A senior private finance initiative project legal expert has claimed that the PFI model is essential for infrastructure funding and has warned whoever forms the next Government not to scrap it.
Law firm Dickinson Dees Public Services head Tim Care also urges the next Government to free the PFI model from red tape, encourage competition for the system, find more funding sources and standarise it.
His comments come after Shadow Chancellor George Osborne told the Observer (15 November) that PFI is flawed and must be replaced.
Osborne stressed: We need a new system that doesnt pretend that risks have been transferred to the private sector when they cant be, and which genuinely transfers risks when they can be.
A prime example of a prominent waste PFI was the £3.8bn contract which was completed by the Greater Manchester Waste Disposal Authority in April this year.
Care said: Osbornes comments are an unhelpful simplification of a complex issue.
Rather than throwing this tool [PFI] in the bin, whoever forms the next Government must concentrate efforts on making it more efficient by delivering the big projects by removing red tape. Any new models could be an open invitation for red tape to strangle project funding.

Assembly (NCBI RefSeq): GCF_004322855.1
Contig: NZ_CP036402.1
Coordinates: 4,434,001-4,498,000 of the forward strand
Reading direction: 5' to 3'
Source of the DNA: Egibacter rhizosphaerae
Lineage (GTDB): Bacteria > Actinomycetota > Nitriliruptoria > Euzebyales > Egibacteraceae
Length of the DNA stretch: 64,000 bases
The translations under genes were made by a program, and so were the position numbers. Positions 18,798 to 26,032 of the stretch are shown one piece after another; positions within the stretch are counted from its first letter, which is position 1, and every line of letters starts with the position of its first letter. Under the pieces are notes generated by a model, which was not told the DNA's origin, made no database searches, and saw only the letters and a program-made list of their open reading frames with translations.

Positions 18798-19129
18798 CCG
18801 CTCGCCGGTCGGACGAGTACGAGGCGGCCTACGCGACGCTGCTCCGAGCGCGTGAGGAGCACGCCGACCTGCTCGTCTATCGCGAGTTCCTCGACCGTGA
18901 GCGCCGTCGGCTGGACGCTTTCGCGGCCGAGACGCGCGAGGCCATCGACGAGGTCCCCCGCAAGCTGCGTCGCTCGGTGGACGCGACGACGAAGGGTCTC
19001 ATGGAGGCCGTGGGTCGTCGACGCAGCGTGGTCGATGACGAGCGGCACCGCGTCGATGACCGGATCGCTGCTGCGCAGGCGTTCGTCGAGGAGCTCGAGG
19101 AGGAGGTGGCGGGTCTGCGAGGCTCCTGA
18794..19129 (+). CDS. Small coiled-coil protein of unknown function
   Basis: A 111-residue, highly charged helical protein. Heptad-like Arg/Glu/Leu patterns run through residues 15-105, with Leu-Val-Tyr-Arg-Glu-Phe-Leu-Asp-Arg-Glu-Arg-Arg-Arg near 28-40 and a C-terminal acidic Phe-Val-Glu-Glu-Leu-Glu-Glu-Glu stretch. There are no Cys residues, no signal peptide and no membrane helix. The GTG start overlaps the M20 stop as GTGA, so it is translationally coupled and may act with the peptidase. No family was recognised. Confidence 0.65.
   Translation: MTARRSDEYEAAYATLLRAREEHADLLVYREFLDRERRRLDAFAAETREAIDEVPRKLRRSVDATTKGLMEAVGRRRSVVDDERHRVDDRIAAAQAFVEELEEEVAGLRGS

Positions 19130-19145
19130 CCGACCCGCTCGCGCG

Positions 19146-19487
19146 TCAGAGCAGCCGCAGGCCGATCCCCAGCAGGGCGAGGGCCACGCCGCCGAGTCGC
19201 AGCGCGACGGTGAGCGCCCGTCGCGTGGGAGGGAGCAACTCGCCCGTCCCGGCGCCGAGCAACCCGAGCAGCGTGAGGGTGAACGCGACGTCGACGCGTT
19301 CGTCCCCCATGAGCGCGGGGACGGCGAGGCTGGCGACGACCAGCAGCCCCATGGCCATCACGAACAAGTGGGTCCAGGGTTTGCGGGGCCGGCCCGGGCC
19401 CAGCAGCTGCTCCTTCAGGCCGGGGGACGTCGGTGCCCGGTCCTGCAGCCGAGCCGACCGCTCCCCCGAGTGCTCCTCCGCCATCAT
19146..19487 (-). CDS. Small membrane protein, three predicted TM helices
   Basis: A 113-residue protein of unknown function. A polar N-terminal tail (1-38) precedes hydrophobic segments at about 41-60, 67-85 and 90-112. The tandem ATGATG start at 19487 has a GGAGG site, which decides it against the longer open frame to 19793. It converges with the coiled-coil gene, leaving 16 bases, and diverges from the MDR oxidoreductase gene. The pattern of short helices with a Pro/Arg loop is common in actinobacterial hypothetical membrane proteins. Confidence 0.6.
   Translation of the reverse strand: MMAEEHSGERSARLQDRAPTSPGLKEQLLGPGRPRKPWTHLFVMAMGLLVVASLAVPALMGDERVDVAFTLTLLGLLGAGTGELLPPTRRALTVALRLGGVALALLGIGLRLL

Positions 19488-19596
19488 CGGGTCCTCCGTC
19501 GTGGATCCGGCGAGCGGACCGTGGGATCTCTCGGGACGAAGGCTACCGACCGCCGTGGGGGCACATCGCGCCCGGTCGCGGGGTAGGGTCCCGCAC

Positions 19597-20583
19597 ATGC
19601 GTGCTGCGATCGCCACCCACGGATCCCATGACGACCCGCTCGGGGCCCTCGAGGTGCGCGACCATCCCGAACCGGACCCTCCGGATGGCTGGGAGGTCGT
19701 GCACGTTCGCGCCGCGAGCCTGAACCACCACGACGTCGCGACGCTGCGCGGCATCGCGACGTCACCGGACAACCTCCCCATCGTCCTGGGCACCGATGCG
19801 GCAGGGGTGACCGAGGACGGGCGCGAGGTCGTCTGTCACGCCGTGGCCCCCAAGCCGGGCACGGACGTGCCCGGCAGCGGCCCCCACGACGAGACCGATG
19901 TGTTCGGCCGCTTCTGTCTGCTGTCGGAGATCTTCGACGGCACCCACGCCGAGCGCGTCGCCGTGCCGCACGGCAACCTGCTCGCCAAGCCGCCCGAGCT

He added that many attempts to improve the PFI model had resulted in increased bureaucracy and slowed the system down. Care explained that Osbornes plans could merely exacerbate the red tape problem.
He added: PFI is one of a number of infrastructure funding options, and at its best delivers projects with lower risk and better value than traditional public sector procurement a system which is synonymous with spiralling costs and poor delivery. If whoever forms the next Government cares more about improving infrastructure and keeping costs down for the taxpayer than about demonising perfectly good tools, it has no choice but to protect and promote PFI.